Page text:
Jacob Weisberg, an American political journalist, currently serving as editor-in-chief of Slate Group, a division of The Washington Post Company, and a columnist for the Financial Times, said in one of his latest columns that “many have discourse on what an Obama victory could mean for America.  We would finally be able to see our legacy of slavery, segregation, racism and our long attitude of xenophobic to foreigners in the rear view mirror” of American history.

“It will allow us to go to the next page and start a new chapter for us and the world,” assured Valentina McPhearson, an American expatriate living in Caracas and one of the very few United States citizens in Venezuela that will cast their absentee ballots next November.

One big winning card under the sleeve

Minorities will have a major role in the Nov. 4th  election  and Hispanic women among them will be an important factor on the final outcome. According to the National Association of Latino Elected and Appointed Officials (NALEO), at least 9.1 million Latinas are U.S. citizens 18 years or older, the population of Latinas generally eligible to register to vote and cast ballots in November’s presidential election.

In the last three Presidential elections, points out NALEO, female voters have tended to turnout in slightly higher rates than male voters, and Latina turnout rates have been slightly higher than the comparable rates for male Latinos. For example, in 2004, 49% of the Latina electorate cast ballots, compared to 45% of the male Latino electorate
The issue that concern Hispanic women the most, right after the war in Iraq, is immigration. They consider that the Republicans haven’t fulfilled their expectations in the last eight years.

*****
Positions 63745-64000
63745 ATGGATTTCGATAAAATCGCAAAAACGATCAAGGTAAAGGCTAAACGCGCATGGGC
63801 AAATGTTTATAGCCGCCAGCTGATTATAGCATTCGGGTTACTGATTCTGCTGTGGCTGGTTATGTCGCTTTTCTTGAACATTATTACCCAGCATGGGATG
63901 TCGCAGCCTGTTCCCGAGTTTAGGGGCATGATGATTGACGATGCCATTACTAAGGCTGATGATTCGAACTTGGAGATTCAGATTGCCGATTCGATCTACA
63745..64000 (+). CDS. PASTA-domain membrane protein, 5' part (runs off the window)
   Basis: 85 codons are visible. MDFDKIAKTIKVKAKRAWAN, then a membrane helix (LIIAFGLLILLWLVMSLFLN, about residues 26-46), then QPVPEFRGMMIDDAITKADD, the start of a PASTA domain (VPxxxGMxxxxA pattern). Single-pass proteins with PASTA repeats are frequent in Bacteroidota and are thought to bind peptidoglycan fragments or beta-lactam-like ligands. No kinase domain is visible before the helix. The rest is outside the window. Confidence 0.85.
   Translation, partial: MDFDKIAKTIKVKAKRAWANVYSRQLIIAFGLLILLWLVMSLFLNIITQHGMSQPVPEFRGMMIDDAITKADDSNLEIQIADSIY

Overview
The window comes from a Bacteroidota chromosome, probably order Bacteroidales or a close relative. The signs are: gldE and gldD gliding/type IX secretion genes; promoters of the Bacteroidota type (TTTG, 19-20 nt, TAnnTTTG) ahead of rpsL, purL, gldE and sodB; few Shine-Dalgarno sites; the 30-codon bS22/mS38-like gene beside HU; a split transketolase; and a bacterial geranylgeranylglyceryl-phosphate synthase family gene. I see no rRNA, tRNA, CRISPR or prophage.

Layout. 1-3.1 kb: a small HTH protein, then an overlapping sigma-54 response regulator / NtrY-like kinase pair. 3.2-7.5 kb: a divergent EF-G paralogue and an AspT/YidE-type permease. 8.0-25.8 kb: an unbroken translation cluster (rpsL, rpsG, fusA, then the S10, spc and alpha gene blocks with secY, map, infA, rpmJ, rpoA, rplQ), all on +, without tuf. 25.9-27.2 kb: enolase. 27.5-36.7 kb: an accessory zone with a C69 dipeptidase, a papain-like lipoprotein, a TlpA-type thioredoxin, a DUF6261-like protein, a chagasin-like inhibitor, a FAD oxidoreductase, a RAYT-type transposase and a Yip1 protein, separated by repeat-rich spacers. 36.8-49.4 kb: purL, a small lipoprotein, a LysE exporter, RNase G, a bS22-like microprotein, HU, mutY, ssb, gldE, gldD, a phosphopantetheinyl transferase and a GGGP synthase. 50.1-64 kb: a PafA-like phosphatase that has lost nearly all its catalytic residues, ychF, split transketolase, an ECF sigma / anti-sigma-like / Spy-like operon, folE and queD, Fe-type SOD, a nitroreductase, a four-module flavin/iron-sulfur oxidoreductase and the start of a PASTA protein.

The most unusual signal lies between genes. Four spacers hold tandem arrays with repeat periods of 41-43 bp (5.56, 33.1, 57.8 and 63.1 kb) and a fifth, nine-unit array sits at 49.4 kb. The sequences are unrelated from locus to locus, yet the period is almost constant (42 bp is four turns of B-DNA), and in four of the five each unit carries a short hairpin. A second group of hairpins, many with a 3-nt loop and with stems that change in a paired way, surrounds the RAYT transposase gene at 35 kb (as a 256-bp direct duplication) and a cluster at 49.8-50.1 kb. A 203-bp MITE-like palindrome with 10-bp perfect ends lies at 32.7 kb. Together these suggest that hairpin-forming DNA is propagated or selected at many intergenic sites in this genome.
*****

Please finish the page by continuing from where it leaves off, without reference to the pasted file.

Gabriela Martínez, a young Mexican woman, was recently deported back to her country of origin. The mother of a nine year old boy born in the United States, she said in an interview with BBC International, that many of her fellow Mexican women that had obtained their citizenship will cast their ballots having immigrations as their major concern.“I was deported because American authorities considered me a threat to U.S. security”, said Martínez to the BBC correspondent in Mexico City.

“That’s bigotry and a big injustice, all I did while I was in el Norte was to work and raise my kid.”

The Latina electorate includes women from many countries and sub-groups. Over half are Mexican (56%), 15% are Puerto Rican, 5% are either Cuban, Central American or South American, and 3% are Dominican.

But even those born American citizens as Ivonne Pico, a Puerto Rican housewife living in Providence, Rhode Island, says that Hispanics are united under the immigration problem and reject how the present administration has unfairly treated Hispanics without a legal status in the country.

“Both parties better come with clear message on this subject if they want to win, because Hispanics, and mostly the women, have the winning card under our sleeves,” said Pico.

But besides the immigration problem Hispanic women have other deeper reasons for attending the polls next November.  In many of their countries of origin democracy is sometimes more a privilege of a few than a constitutional right of the many. Or yet worse their ballots are worthless because the actual regime shamelessly manipulates the outcome.

Also, for many Hispanic women voting is an opportunity to challenge the macho social prevalence in their own cultures.  It gives them the chance to send the message to their male fellows “we are just as equal to you as you are to us,” something unthinkable in many countries south of the border.

Just as former President Theodore Roosevelt said once: “A vote is like a rifle; its usefulness depends upon the character of the user.”

Hector Hereter is an independent public relations consultant and has worked on special assignments for Fortune 100 companies in the oil and airline industries. He lives in Caracas, Venezuela.